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  19. Karl Friston (2010). Some Free-Energy Puzzles Resolved: Response to Thornton. Trends in Cognitive Sciences 14 (2):54-55.
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  20. Jakob Hohwy, Andreas Roepstorff & Karl Friston (2008). Predictive Coding Explains Binocular Rivalry: An Epistemological Review. Cognition 108 (3):687-701.
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  21. Karl J. Friston & Klaas E. Stephan (2007). Free-Energy and the Brain. Synthese 159 (3):417 - 458.
    If one formulates Helmholtz's ideas about perception in terms of modern-day theories one arrives at a model of perceptual inference and learning that can explain a remarkable range of neurobiological facts. Using constructs from statistical physics it can be shown that the problems of inferring what cause our sensory inputs and learning causal regularities in the sensorium can be resolved using exactly the same principles. Furthermore, inference and learning can proceed in a biologically plausible fashion. The ensuing scheme rests on (...)
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  22. Karl J. Friston (2005). Hallucinations and Perceptual Inference. Behavioral and Brain Sciences 28 (6):764-766.
    This commentary takes a closer look at how “constructive models of subjective perception,” referred to by Collerton et al. (sect. 2), might contribute to the Perception and Attention Deficit (PAD) model. It focuses on the neuronal mechanisms that could mediate hallucinations, or false inference – in particular, the role of cholinergic systems in encoding uncertainty in the context of hierarchical Bayesian models of perceptual inference (Friston 2002b; Yu & Dayan 2002).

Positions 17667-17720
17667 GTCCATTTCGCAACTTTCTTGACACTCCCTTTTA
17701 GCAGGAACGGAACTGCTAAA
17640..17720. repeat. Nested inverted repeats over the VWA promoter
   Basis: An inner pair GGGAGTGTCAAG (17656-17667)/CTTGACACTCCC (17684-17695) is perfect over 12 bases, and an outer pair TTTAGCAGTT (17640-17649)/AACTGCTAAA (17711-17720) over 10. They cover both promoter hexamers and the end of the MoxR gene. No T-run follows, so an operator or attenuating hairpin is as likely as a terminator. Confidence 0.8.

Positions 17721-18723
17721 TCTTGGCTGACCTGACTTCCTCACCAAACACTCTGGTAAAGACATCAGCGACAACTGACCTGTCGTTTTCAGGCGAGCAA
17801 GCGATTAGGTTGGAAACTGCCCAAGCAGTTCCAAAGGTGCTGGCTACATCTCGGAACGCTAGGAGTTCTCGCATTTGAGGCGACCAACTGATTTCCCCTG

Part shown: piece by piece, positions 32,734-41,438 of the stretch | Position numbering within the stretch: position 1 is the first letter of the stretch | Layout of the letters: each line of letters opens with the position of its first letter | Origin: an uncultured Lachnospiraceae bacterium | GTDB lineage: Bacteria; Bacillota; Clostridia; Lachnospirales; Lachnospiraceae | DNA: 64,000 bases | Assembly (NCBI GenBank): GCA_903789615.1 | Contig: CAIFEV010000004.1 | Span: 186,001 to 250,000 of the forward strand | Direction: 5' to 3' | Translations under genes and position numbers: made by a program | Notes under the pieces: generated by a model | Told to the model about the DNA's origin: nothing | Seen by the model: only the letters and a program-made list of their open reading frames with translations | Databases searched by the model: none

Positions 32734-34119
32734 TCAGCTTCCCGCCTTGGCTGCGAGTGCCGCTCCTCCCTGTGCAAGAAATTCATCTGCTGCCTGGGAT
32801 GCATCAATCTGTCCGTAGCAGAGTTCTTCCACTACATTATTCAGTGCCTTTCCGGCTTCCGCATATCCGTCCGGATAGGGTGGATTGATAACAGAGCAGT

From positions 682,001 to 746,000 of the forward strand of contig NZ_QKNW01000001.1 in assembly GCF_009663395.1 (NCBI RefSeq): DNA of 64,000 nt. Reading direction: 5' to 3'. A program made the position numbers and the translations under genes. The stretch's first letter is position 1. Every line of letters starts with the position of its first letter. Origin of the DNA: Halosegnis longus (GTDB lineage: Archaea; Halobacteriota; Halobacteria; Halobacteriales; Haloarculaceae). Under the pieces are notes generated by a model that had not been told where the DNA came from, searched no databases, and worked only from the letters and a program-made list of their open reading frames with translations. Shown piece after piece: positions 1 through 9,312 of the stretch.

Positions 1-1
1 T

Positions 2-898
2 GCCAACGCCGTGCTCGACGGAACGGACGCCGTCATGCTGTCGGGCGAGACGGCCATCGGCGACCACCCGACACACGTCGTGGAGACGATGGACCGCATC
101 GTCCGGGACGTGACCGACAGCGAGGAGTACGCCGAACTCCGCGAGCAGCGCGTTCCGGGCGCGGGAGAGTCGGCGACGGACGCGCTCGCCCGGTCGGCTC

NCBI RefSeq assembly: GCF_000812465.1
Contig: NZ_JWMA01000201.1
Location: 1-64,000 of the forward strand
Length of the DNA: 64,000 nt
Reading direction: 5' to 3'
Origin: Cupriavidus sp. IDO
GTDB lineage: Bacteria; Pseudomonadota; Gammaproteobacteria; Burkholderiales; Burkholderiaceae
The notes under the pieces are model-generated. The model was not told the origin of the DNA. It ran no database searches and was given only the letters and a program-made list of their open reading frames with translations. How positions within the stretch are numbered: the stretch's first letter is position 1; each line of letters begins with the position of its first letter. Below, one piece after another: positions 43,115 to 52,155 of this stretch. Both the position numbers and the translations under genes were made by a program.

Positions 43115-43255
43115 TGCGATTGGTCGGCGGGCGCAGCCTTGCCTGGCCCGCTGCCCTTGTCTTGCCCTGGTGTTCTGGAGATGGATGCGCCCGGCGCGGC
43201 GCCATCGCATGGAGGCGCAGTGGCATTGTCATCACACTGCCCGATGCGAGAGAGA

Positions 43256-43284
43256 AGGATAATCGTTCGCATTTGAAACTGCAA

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  23. Karl J. Friston & Cathy J. Price (2003). Degeneracy and Redundancy in Cognitive Anatomy. Trends in Cognitive Sciences 7 (4):151-152.
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  24. Michael Breakspear & Karl Friston (2001). Symmetries and Itineracy in Nonlinear Systems with Many Degrees of Freedom. Behavioral and Brain Sciences 24 (5):813-813.
    Tsuda examines the potential contribution of nonlinear dynamical systems, with many degrees of freedom, to understanding brain function. We offer suggestions concerning symmetry and transients to strengthen the physiological motivation and theoretical consistency of this novel research direction: Symmetry plays a fundamental role, theoretically and in relation to real brains. We also highlight a distinction between chaotic “transience” and “itineracy.”.
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  25. Frances Abell, Michael Krams, John Ashburner, Richard Passingham, Karl Friston, Richard Frackowiak, Francesca HappeÂ, Chris Frith & Uta FrithCA (1999). Cognitive Neuroscience NeuroReport. Cognition 10 (1647):1647-1651.
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  26. Karl J. Friston (1999). Modularity, Segregation, and Interactions. Behavioral and Brain Sciences 22 (1):99-100.
    This commentary considers how far one can go in making inferences about functional modularity or segregation, based on the sorts of analyses used by Caplan & Waters in relation to the underlying neuronal infrastructure. Specifically, an attempt is made to relate the “functionalist” approach adopted in the target article to “neuroreductionist” perspectives on the same issue.
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  27. Karl J. Friston (1998). Modes or Models: A Critique on Independent Component Analysis for fMRI. Trends in Cognitive Sciences 2 (10):373-375.
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  28. Christopher D. Frith & Karl J. Friston (1997). Studying Brain Function with Neuroimaging. In M. D. Rugg (ed.), Cognitive Neuroscience. Mit Press. 169--195.